Inadequate Sleep: A Possible Link to Alcohol and Drug Problems in Teens

Posted: December 28, 2015 by

inadequate sleep

 

Earlier in 2015, a study conducted by one of the universities in Idaho suggests that inadequate hours of sleep can lead to potential risks of drug and alcohol problems for most of the teens. Thus, American teenagers have already reached the critical level associated with sleeping difficulties.

Maria Wong, the person behind the phenomenal study cited three significant factors such as – having difficulties in sleeping behavior and lack of sleep is prevalent to American adolescents; a new study found out that sleep difficulties can foresee substance use related complications; and these complications include driving while under the influence of alcohol, heavy or binge-drinking, and other sexual behaviors.

The study emphasizes that what have been found out was only the link between alcohol and drug problems and insufficient sleep, and not pertaining to cause-and-effect connection. It is basically how a teenager’s lack of number of sleep can be a gateway to use drugs or alcohol.

‘Most of the time, people tend neglect the importance of having an adequate sleep. Hence, the outcome determines how sleep can be a contributing factor for numerous health related problems that may occur in the future’, she added.

In addition, sleeping problems are significant risk components to depression. Research shows that most of the teens with difficulties in having enough sleep are more likely to be depressed within the span of seven years. Furthermore, the same research also shows that teenagers who are battling with insomnia are having the noticeable increase in substance abuse.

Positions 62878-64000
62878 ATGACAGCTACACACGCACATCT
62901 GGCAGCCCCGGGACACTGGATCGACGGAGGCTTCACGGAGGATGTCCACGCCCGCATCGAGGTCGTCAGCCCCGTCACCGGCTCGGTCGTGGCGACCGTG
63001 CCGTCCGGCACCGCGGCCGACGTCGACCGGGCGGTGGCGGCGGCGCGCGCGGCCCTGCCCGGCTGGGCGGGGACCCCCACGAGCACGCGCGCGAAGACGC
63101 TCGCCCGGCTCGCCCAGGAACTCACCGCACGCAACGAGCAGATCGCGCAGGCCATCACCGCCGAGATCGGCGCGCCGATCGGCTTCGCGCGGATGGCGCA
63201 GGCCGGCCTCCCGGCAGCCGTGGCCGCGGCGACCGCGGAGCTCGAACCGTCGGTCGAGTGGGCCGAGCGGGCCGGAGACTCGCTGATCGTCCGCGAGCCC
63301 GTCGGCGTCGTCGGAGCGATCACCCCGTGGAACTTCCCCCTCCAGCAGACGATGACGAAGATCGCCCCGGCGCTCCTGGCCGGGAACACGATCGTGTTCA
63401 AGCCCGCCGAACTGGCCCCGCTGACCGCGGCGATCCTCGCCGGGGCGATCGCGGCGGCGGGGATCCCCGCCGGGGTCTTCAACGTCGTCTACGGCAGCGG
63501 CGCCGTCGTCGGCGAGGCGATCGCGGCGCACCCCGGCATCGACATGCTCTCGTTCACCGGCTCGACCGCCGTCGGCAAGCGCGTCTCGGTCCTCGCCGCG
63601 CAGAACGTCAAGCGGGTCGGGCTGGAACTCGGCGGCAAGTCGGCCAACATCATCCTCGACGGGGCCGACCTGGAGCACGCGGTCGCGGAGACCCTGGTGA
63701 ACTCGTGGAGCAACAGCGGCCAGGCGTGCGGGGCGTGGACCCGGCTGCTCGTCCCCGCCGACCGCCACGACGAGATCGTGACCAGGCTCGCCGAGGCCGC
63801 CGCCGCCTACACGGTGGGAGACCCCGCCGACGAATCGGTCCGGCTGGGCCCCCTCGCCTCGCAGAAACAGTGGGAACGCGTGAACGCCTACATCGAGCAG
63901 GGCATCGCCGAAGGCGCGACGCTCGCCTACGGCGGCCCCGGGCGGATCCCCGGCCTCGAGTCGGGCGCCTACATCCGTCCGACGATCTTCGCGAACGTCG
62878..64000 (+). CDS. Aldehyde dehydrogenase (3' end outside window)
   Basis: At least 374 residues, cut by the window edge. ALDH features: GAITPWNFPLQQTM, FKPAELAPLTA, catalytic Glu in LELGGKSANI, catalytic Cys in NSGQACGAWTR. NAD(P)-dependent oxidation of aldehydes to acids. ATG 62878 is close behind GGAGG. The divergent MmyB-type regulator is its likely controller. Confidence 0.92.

Wong also stresses that parents should consider their children’s sleeping patterns and behaviors. If they are thinking that their children have poor sleep routines, it is a must to have a two way communication and look for the factors that contributes to their children’s dilemmas. Parents play the most significant role in their children’s lives. They could explain how sleep can affect one’s developing minds, social behavior, and self-control.

Parents possess the great power in helping their children to have a healthier future ahead of them. More so, parents should help their kids control their activities before going to bed. Setting up a definite house rules will make a difference. These may include – making sleep a priority rule, sticking to a consistent sleeping schedule, minimal usage of gadgets, keeping electronics out of the bedroom, encouraging each other to have a regular exercise, and help children on handling life’s daily stresses.

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